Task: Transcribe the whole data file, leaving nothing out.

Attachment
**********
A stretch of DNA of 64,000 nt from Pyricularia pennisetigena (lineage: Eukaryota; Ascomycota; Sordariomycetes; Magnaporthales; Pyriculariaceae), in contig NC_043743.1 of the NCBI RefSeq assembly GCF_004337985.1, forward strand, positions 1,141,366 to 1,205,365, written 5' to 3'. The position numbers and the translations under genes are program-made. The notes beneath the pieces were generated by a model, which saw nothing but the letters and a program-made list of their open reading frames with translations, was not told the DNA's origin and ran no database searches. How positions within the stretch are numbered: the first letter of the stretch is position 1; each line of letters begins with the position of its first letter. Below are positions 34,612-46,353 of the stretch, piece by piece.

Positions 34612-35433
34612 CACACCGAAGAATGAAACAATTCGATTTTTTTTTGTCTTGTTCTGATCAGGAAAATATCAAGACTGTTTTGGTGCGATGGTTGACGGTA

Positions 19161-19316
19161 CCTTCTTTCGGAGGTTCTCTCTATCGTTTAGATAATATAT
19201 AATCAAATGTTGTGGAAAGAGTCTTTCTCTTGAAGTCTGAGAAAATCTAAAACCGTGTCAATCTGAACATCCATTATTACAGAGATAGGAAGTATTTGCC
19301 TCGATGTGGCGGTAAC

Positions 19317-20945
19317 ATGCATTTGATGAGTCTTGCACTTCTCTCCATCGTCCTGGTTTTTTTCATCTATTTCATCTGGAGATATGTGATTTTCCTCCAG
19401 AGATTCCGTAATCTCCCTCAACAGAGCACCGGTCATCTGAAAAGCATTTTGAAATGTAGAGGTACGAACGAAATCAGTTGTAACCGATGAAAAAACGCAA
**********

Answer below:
A stretch of DNA of 64,000 nt from Pyricularia pennisetigena (lineage: Eukaryota; Ascomycota; Sordariomycetes; Magnaporthales; Pyriculariaceae), in contig NC_043743.1 of the NCBI RefSeq assembly GCF_004337985.1, forward strand, positions 1,141,366 to 1,205,365, written 5' to 3'. The position numbers and the translations under genes are program-made. The notes beneath the pieces were generated by a model, which saw nothing but the letters and a program-made list of their open reading frames with translations, was not told the DNA's origin and ran no database searches. How positions within the stretch are numbered: the first letter of the stretch is position 1; each line of letters begins with the position of its first letter. Below are positions 34,612-46,353 of the stretch, piece by piece.

Positions 34612-35433
34612 CACACCGAAGAATGAAACAATTCGATTTTTTTTTGTCTTGTTCTGATCAGGAAAATATCAAGACTGTTTTGGTGCGATGGTTGACGGTA

Positions 19161-19316
19161 CCTTCTTTCGGAGGTTCTCTCTATCGTTTAGATAATATAT
19201 AATCAAATGTTGTGGAAAGAGTCTTTCTCTTGAAGTCTGAGAAAATCTAAAACCGTGTCAATCTGAACATCCATTATTACAGAGATAGGAAGTATTTGCC
19301 TCGATGTGGCGGTAAC

Positions 19317-20945
19317 ATGCATTTGATGAGTCTTGCACTTCTCTCCATCGTCCTGGTTTTTTTCATCTATTTCATCTGGAGATATGTGATTTTCCTCCAG
19401 AGATTCCGTAATCTCCCTCAACAGAGCACCGGTCATCTGAAAAGCATTTTGAAATGTAGAGGTACGAACGAAATCAGTTGTAACCGATGAAAAAACGCAA